Retelling the Story of Manufacturing

Metrology holds a clue to how the story of manufacturing can be retold along bold new lines, says Ola Rollén, president and CEO of Hexagon. In his keynote address at the recent HxGN Live event, he made the point that, in manufacturing, dimensional measurement data have to be part of the total process narrative—from beginning to end.

Metrology holds a clue to how the story of manufacturing can be retold along bold new lines, says Ola Rollén, president and CEO of Hexagon. In his keynote address at the recent HxGN Live event, he made the point that, in manufacturing, dimensional measurement data have to be part of the total process narrative—from beginning to end.

In manufacturing, the single source of truth is metrology, he said. That’s because the only way to verify that a manufacturing process is producing parts that meet specifications is to measure the parts. Good parts get shipped. Bad parts get scrapped. And that, he said, is how most manufacturing stories end. He insisted that this has to change. This kind of story is incomplete.

The new, complete narrative for manufacturing processes must include a feedback loop in which measurement data, the “truth” about manufactured parts, flows back to the design model in CAD, to the simulation and optimization results from CAE (computer-aided engineering) and to the plan and control decisions made in CAM. The new storyline in manufacturing must be about self-improving, auto-correcting systems. “We have to leverage the lessons learned from metrology. It has to tell us what to do and what to avoid— at every step along the way,” he said, noting that the gaps that now exist can be bridged by metrology data.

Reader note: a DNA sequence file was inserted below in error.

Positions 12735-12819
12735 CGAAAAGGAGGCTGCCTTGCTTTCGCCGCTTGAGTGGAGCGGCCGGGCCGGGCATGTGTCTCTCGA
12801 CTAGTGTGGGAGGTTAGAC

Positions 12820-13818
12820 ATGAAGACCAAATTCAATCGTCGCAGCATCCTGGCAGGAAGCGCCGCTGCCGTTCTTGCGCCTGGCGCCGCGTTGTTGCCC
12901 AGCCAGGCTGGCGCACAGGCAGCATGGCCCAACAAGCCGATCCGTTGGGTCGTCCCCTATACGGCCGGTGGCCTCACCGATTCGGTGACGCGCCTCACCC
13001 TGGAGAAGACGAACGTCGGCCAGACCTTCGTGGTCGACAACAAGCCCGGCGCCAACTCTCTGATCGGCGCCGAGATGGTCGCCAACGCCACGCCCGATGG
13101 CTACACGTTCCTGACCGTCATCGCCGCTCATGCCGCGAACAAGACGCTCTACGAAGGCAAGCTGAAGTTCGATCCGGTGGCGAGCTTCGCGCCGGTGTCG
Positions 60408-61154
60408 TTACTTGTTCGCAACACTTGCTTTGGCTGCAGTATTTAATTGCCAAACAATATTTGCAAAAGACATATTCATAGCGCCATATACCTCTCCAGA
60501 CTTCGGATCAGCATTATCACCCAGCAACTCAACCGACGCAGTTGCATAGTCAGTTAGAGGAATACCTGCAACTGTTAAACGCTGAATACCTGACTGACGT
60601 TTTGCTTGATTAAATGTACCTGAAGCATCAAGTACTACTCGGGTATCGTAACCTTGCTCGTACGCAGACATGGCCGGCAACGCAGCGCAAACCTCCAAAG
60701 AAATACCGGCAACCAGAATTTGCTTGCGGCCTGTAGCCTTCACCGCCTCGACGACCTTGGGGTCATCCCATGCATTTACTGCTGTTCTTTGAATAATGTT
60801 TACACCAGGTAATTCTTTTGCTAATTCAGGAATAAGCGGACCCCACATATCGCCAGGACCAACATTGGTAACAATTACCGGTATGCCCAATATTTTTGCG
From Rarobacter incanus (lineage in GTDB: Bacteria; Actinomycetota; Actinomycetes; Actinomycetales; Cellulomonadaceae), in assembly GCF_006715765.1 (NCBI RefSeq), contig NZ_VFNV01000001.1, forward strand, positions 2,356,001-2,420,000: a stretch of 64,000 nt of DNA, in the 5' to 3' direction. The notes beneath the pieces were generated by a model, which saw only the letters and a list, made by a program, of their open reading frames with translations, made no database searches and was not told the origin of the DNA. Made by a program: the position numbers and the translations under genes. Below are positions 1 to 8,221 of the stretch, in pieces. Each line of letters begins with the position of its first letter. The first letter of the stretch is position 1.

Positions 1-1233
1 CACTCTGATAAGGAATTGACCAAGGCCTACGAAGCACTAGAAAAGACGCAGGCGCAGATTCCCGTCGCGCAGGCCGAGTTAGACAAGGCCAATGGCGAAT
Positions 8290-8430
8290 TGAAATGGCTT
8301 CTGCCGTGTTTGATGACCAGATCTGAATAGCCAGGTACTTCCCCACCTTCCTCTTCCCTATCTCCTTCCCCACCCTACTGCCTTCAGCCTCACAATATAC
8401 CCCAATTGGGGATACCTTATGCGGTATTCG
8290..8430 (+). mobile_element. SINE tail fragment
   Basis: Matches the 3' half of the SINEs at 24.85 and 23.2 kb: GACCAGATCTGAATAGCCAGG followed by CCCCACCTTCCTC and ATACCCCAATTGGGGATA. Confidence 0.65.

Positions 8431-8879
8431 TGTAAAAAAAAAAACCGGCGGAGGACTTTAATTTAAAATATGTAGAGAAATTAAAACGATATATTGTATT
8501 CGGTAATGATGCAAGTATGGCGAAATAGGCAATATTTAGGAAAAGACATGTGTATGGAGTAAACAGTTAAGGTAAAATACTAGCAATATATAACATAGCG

This data is the missing link in the story of how most products, from gears and bone screws to automobiles and airplanes, are manufactured. For example, metrology data can and should be used to adjust or refine CNC programs in CAM software to update files being executed on the shop floor—seamlessly and automatically.

Mr. Rollén explained that manufacturers have been missing this link because the connections needed to close the loop have not existed before or were not fully utilized. All this has changed as the Industrial Internet of Things has emerged. In this context, metrology can bring new levels of automation, conductivity and intelligence to the manufacturing story. These three elements are the key enablers that make the new narrative possible.

He concluded this part of his keynote by focusing on the worldwide automotive industry and how it is being reshaped. You can find his keynote address here. (Suggestion: fast forward to 0:13:00 to jump to remarks most pertinent to manufacturers.)

Other events, presentations and product demos during Hxgn Live fleshed out how Hexagon is positioned to provide these solutions to manufacturers through Hexagon Manufacturing Intelligence, one of Hexagon’s primary businesses. Significantly, Hexagon Manufacturing Intelligence is a 2015 rebranding of Hexagon Metrology. This change reflects how this business has moved beyond its core competence in dimensional metrology to include statistical process control and CAD/CAM software.